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SCOTUS gives Federal child pornography minimum sentence law broad reading

Lockhart v. United States, USSC No. 14-8358, 2016 WL 782862  (March 1, 2016); affirming United States v. Lockhart, 749 F.3d 148 (2nd Cir. 2014); Scotusblog page (including links to briefs and commentary)

Under 18 U.S.C. § 2252(b)(2), a defendant convicted of possessing child pornography must be given a prison term of at least ten years if the defendant “has a prior conviction … under the laws of any State relating to aggravated sexual abuse, sexual abuse, or abusive sexual conduct involving a minor or ward.” Federal courts had disagreed about whether a conviction for “aggravated sexual abuse” or “sexual abuse” had to “involv[e] a minor or ward,” or whether the “minor or ward” language applied only to convictions for “abusive sexual conduct.” The Supreme Court holds, 6 to 2, that the phrase “involving a minor or ward” modifies only “abusive sexual conduct.”

This decision affirms the approach previously taken in the Seventh Circuit. United States v. Rezin, 322 F.3d 443, 448 (7th Cir. 2003). It has no direct effect on Wisconsin law. If you’re interested in highly adept statutory construction arguments, however, the majority and dissenting opinions are worth a read.

The majority opinion by Justice Sotomayor invokes a canon of construction known as the “rule of the last antecedent,” which says that a limiting clause or phrase is ordinarily read to modify only the noun or phrase that it immediately follows. (Slip op. at 3-4). Like any other canon, this rule is not absolute and can be overridden by indications of a contrary legislative intent. The majority finds no reason not to apply the rule after canvassing the obvious sources of intent—here, context and legislative history. (Slip op. at 5-13). The majority also considered the rule of lenity (slip op. at 14), but as law professor Evan Lee notes in her detailed opinion analysis at Scotusblog, they dispose of it “rather briskly … in a single paragraph,” even though it had some prominence at oral argument, leaving it a “mystery” as to why the rule of lenity “got so little traction with the majority.”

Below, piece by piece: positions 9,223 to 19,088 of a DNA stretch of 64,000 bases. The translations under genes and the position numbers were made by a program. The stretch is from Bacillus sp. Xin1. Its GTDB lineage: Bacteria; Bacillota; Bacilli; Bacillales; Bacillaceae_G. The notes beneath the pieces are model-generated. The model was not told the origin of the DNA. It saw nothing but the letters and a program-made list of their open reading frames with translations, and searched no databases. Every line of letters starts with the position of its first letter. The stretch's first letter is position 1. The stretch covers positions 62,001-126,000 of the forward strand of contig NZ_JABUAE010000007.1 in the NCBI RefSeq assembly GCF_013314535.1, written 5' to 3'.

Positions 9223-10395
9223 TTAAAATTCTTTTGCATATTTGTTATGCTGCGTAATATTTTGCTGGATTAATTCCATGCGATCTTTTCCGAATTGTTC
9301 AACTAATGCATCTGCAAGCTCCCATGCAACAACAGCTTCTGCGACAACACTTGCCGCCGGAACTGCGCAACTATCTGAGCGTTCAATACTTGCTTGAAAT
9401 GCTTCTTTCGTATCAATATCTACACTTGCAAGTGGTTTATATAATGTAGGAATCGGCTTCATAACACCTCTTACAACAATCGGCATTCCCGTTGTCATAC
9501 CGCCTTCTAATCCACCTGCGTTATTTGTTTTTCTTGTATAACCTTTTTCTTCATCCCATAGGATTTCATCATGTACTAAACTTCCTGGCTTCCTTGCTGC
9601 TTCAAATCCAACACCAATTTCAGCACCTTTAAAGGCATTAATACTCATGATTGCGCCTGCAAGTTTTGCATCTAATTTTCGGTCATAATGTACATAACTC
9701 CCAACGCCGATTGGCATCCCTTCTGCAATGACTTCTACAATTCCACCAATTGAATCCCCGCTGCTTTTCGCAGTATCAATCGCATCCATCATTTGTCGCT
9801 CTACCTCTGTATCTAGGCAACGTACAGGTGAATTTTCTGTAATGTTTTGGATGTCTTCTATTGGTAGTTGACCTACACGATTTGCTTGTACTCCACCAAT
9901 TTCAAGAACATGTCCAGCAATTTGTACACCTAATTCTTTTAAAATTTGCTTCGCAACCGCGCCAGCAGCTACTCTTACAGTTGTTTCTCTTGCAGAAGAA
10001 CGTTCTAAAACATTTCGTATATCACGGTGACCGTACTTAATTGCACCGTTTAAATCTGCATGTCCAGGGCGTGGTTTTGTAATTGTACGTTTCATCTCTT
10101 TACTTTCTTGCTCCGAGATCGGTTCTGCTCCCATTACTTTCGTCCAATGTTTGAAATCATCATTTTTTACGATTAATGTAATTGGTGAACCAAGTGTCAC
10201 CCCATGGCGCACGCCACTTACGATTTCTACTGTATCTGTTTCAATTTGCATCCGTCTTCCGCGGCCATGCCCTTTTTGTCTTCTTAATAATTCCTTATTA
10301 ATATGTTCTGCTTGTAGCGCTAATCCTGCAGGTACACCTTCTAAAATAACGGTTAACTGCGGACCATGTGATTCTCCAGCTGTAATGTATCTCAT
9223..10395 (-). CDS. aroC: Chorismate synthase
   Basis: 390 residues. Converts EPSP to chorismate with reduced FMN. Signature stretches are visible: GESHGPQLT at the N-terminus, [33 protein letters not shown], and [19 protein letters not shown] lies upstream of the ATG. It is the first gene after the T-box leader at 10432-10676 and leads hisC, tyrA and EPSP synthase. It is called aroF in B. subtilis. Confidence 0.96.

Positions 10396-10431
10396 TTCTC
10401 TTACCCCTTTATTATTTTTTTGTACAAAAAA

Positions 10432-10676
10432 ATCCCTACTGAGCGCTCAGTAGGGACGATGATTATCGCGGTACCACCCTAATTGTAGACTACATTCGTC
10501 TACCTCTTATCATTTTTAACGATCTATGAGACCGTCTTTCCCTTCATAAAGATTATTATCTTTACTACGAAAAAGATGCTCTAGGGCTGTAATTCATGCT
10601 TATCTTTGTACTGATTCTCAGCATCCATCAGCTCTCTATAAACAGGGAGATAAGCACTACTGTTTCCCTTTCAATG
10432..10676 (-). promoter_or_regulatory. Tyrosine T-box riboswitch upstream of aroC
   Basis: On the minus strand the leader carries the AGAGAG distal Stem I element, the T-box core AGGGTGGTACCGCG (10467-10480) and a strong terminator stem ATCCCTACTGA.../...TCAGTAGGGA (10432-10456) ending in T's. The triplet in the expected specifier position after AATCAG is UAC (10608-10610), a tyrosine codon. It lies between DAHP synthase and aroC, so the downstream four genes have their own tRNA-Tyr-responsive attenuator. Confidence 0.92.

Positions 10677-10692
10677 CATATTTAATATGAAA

It got more traction with the dissent (written by Justice Kagan, joined by Justice Breyer), which offers a powerful, page-turner of a rejoinder based on (and using) plain English. We’ve previously recommended reading one of Justice Kagan’s opinions on a statutory construction issue (her dissent in Yates v. United States), and we happily do so again. To pique your interest, here’s the opening:

Imagine a friend told you that she hoped to meet “an actor, director, or producer involved with the new Star Wars movie.” You would know immediately that she wanted to meet an actor from the Star Wars cast—not an actor in, for example, the latest Zoolander. Suppose a real estate agent promised to find a client “a house, condo, or apartment in New York.” Wouldn’t the potential buyer be annoyed if the agent sent him information about condos in Maryland or California? And consider a law imposing a penalty for the “violation of any statute, rule, or regulation relating to insider trading.” Surely a person would have cause to protest if punished under that provision for violating a traffic statute. The reason in all three cases is the same: Everyone understands that the modifying phrase—“involved with the new Star Wars movie,” “in New York,” “relating to insider trading”—applies to each term in the preceding list, not just the last.

That ordinary understanding of how English works, in speech and writing alike, should decide this case. Avondale Lockhart is subject to a 10-year mandatory minimum sentence for possessing child pornography if, but only if, he has a prior state-law conviction for “aggravated sexual abuse, sexual abuse, or abusive sexual conduct involving a minor or ward.” …. The Court today, relying on what is called the “rule of the last antecedent,” reads the phrase “involving a minor or ward” as modifying only the final term in that three-item list. But properly read, the modifier applies to each of the terms—just as in the examples above. That normal construction finds support in uncommonly clear-cut legislative history, which states in so many words that the three predicate crimes all involve abuse of children. And if any doubt remained, the rule of lenity would command the same result: Lockhart’s prior conviction for sexual abuse of an adult does not trigger §2252(b)(2)’s mandatory minimum penalty. ….

(Dissent at 1-2).

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